Hopefully we’re triggering some fun memories of your favorite childhood books. Let us know about them, or come on by and find them in the store. We always love to talk about books.

Happy Reading,


How Emily and Cecilia learned to read

For bookseller Emily,  her memories on reading are clear. While history was Trish’s interest, science was Emily’s. All of us who grew up in the 90s probably remember the great days of class when the TV set was rolled in for a science unit and we got to watch Ms. Frizzle and her students shrink down to see what was making their classmate sick, or go where no man has gone before and explore the depths of space. Did you know though that there are books on those scientific adventures? Although at 5 years old, the text was a little too difficult for Emily (especially the long scientific terms), she enjoyed reading the speech bubbles of the somewhat comic-book style picture books. Emily remembers turning to page 9 of The Magic School Bus: Inside the Earth, and reading the three speech bubbles on that page:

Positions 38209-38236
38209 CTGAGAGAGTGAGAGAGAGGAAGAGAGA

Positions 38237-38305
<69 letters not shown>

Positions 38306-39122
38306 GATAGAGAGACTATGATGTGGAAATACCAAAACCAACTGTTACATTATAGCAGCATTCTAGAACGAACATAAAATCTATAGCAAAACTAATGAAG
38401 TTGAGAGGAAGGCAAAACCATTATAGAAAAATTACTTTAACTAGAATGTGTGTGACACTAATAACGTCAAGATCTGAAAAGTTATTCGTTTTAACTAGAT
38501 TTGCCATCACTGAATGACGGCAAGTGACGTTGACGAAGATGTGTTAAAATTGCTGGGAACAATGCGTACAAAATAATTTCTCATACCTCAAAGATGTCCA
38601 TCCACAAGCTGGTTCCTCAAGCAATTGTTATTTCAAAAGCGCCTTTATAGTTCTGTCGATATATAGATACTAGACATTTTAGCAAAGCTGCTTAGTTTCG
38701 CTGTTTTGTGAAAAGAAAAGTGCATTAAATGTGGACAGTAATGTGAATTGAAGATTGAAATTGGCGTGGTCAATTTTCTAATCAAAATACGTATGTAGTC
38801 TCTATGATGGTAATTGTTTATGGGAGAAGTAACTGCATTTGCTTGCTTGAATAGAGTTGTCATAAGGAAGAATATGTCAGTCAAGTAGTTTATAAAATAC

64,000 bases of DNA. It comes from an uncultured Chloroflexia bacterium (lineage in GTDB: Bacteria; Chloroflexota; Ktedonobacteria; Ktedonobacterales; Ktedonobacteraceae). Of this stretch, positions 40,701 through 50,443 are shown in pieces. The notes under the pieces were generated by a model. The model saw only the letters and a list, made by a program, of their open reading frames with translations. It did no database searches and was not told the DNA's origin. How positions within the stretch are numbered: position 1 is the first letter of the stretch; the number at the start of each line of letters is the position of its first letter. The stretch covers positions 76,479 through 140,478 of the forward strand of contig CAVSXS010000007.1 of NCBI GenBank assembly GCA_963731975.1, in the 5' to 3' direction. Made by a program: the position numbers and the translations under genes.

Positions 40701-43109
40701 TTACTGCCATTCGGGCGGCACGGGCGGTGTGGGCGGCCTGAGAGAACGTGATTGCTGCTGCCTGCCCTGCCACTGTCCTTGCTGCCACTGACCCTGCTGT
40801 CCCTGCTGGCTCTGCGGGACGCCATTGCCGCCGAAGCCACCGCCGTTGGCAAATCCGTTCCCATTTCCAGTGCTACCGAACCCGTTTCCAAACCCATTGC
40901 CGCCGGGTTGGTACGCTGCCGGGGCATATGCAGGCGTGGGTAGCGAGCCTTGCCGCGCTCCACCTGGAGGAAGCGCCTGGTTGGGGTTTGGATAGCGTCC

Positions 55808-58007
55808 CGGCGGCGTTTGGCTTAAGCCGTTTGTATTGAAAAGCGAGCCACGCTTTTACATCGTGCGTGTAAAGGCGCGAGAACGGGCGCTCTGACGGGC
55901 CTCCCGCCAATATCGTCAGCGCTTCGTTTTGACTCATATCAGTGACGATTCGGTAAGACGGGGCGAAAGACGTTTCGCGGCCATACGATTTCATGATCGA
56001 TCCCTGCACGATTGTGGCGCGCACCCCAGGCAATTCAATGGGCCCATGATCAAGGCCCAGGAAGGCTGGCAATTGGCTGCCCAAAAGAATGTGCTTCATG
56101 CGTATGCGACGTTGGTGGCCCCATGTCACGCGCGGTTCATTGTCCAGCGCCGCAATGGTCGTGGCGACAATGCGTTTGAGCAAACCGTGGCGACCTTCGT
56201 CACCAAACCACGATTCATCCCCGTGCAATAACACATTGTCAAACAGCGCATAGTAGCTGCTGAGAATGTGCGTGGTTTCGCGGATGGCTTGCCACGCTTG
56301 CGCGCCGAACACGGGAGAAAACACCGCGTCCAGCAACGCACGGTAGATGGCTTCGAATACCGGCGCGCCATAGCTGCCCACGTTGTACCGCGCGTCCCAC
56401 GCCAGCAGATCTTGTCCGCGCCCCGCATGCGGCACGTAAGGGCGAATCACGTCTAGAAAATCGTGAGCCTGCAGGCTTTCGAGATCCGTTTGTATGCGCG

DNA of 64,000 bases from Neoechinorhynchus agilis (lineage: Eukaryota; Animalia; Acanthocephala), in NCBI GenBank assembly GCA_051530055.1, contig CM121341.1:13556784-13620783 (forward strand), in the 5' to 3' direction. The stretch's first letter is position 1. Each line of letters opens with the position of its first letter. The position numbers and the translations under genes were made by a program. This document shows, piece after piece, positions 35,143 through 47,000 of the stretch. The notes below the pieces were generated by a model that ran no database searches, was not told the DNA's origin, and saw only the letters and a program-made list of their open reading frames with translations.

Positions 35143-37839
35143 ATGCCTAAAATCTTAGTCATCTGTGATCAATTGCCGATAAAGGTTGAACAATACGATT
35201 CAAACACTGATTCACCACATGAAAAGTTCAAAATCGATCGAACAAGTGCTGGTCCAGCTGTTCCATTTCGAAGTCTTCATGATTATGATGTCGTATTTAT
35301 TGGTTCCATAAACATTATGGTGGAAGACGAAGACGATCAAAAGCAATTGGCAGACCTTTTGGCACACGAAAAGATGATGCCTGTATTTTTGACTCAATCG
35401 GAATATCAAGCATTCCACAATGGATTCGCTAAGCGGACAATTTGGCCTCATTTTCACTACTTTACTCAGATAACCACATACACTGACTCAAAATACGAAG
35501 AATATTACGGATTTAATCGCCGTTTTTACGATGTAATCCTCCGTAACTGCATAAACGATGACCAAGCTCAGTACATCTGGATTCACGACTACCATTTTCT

Student A: I couldn’t find any rocks.
Student B: I found one, but my dog ate it.
Student C: Your dog ate a rock?
The rest, of course, is history. As anyone who is an avid reader knows, once you start reading, there is no turning back. Anything and everything is a new adventure. Science books, and biographies, and most of all, fantasy. Emily remembers reading all the time in elementary school, and even getting in trouble sometimes for reading when she wasn’t supposed to (though, hasn’t that happened to us all?)